when did you put these into play? You said, was it earlier this year?

Dr. Chad Johnson
Yes. I want to say about a year ago, so let’s say, you know, full year, but yes, you know, so 1213 months from ago, something like that.

How do you measure these core values in each team member right now?

Dr. Chad Johnson
Okay, that was interesting, because Joanne said, How do you know that these core values are happening? And I didn’t really have a good answer. And, you know, it’s kind of tough, because, in my mind, my only good answer was qualitatively, but she recommended, and we started doing this when we’re hiring new people, which there has been a lot of turnover with COVID stuff, you know, is saying, here are our core values, you know, and what we stand for, do you think you could align with these, you know, and stuff like that. So we’re actually using it in the interview process. Give me an example of how you are compassionate, give us an example of, when someone’s optimistic how you, you know, the value that or it doesn’t have to be you or whatever. So we’re trying to use those core values to figure out if are you in alignment with us? Before we begin?

Is this something that you carry forth in your performance reviews?

Dr. Chad Johnson
Well, yes, but I don’t, I don’t really do those my office manager, Sally does. So I wouldn’t be the first-hand person to explain those but that would be a really good thing to follow up on is, you know, like, how are we implementing that? We discussed this at each of our quarterly meetings, too. We haven’t quite discussed them on our monthly meetings but we even you know, Joanne, had us do this, because we had a, a fun day down in Kansas City, we went to Great Wolf Lodge, as a team, and we put up on, you know, big Markerboard stuff, you know, the five core values and All right, so give us examples of how someone’s attentive, give us an example of how someone isn’t attentive and then we went through and chose, you know, which ones were our favorite ones and those are becoming, what is our code of ethics. So it’s, I’m sure, it’s just semantics for some people, but the core values are, you know, the keywords and then and then the Code of Ethics more is strict, getting into the weeds of, of giving examples of specific behaviors that people employ, to show that they’re attentive. You know, I like

where you’re going with this, one of the questions I was going to ask is, is how do you define compassion? Like, what? How does that show up in the practice, so tell me your code of ethics, because that’s, I think, giving me clues as to the behaviors that you want your team members to embody, that will create that core value experience.

Dr. Chad Johnson
So under compassionate we had the top three were being a good listener, understanding a person’s fear or situation, and being mindful of what’s best for the patient. So those were three of our best compassionate examples. We had other ones being patient. We wrote even, you know, discussing financing, touching people to make them feel like they are welcome and heard explaining each object and each step to the patient, greeting people by name and introducing yourself if necessary, explaining our out-of-network status, diplomacy, and de-escalating situations, those were examples of, you know, that we thought of as compassion. So can you see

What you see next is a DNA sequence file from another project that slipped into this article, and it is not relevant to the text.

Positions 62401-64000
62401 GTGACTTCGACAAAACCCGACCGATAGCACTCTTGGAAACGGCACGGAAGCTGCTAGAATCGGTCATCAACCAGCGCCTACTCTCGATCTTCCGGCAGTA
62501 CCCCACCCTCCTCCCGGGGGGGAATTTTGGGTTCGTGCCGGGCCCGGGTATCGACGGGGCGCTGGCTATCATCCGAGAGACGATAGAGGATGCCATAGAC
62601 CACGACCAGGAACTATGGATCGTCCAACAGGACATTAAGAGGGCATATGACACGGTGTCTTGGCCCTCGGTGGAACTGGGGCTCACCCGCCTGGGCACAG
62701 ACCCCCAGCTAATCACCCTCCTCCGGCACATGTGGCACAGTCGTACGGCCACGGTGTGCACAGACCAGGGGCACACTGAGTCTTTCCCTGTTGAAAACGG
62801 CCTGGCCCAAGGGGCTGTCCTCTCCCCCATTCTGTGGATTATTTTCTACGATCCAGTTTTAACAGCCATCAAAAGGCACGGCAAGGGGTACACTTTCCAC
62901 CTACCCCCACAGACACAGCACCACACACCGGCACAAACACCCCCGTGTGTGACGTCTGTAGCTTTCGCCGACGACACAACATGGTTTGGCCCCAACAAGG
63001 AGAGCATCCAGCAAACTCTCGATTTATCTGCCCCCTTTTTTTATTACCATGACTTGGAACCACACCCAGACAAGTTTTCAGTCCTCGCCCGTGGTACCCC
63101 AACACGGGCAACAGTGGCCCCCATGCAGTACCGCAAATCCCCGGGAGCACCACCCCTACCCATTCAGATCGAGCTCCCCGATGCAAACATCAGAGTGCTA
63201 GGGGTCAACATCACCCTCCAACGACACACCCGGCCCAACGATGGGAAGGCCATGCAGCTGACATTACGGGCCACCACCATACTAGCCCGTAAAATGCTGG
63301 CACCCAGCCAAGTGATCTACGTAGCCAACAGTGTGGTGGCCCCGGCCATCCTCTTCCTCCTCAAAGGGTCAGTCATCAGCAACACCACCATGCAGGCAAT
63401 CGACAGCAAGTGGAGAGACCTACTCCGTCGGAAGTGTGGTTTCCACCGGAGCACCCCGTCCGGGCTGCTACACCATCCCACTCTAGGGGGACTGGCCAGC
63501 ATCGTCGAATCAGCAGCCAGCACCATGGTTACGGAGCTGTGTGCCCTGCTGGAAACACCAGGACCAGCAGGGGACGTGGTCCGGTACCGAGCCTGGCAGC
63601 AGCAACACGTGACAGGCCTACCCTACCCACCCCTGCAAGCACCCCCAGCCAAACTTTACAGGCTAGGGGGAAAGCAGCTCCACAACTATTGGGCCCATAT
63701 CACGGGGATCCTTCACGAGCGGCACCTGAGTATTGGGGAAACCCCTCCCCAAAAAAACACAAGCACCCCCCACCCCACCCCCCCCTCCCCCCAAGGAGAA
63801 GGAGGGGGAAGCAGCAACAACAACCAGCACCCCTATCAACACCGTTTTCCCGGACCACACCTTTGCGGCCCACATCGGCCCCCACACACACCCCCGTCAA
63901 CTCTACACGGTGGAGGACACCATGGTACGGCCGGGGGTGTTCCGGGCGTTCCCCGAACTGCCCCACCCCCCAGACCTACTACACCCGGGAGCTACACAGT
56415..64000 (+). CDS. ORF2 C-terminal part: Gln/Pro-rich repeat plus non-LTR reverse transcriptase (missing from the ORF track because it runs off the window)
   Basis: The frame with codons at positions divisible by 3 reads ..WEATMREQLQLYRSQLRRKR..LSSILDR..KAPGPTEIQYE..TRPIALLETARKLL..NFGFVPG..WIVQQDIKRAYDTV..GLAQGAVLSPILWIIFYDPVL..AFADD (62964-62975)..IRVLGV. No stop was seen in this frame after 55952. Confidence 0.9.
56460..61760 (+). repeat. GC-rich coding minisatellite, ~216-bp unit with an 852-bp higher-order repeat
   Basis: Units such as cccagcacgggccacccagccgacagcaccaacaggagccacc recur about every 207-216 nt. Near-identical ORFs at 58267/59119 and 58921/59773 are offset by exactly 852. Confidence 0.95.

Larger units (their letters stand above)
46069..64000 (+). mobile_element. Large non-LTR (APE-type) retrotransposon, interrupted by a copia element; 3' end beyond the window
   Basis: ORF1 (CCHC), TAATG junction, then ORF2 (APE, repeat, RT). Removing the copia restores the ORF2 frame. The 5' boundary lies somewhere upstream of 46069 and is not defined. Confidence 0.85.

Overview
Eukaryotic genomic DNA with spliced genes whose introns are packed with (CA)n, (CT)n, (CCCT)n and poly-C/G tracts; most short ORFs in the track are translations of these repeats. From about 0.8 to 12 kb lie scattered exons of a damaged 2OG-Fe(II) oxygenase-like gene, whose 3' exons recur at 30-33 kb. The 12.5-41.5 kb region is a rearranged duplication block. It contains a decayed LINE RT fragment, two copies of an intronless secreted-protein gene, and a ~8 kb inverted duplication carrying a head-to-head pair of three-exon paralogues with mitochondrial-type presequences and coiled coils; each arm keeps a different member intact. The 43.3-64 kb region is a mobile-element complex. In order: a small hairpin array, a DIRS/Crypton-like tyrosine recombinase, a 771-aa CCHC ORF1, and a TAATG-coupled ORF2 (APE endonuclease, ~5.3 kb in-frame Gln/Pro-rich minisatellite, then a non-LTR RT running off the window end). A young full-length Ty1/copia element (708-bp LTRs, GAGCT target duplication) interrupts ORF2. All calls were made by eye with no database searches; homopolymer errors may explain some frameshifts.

how exciting this is for Sally, as you know, she is the owner, if you will, of the performance reviews for the team? She has, the right tangible behaviors that the team could actually take to Sally and say, Here is an example of when I was actively listening to a patient, I was practicing compassion, yes. In this instance, or if I’m tasked with de-escalating a situation, maybe that went great, or maybe it didn’t, but it could be a very easy way to manage a team member to it. We want to be compassionate, underneath compassion is this characteristic of this behavior. I think that’s absolutely brilliant. Has Sally given you any feedback so far, on how her interpretation of how the code of ethics and core values has been showing up in the practice? Has she noticed any change yet?

Dr. Chad Johnson
Sally? No, we don’t really sit down and say, well, the day is done. Let’s go through the core values and we haven’t Don’t quite done that, right but in our free time, it’s interesting, we’ll be like, Wow, Dean was really optimistic today, and that was manifested when he did this and that and it’s kind of a cool way that we can, you know, boost each other up and stuff like that, do we do it every day? No, but you know, every couple of weeks, you’ll see someone make a comment on that.

I think it’s that old adage, you get what you focus on and it can snowball positively, you know, in the right direction, or negatively, depending on what you’re looking at PDA, we just went through this entire exercise. Also, we are, we used to have an acronym for our values, and it spelled out tribe, I had the hardest time getting everybody to memorize what each word was, and then it was even more difficult to figure out how to put behaviors to it. So one of its spelled out tribe, and it was a trust relationship.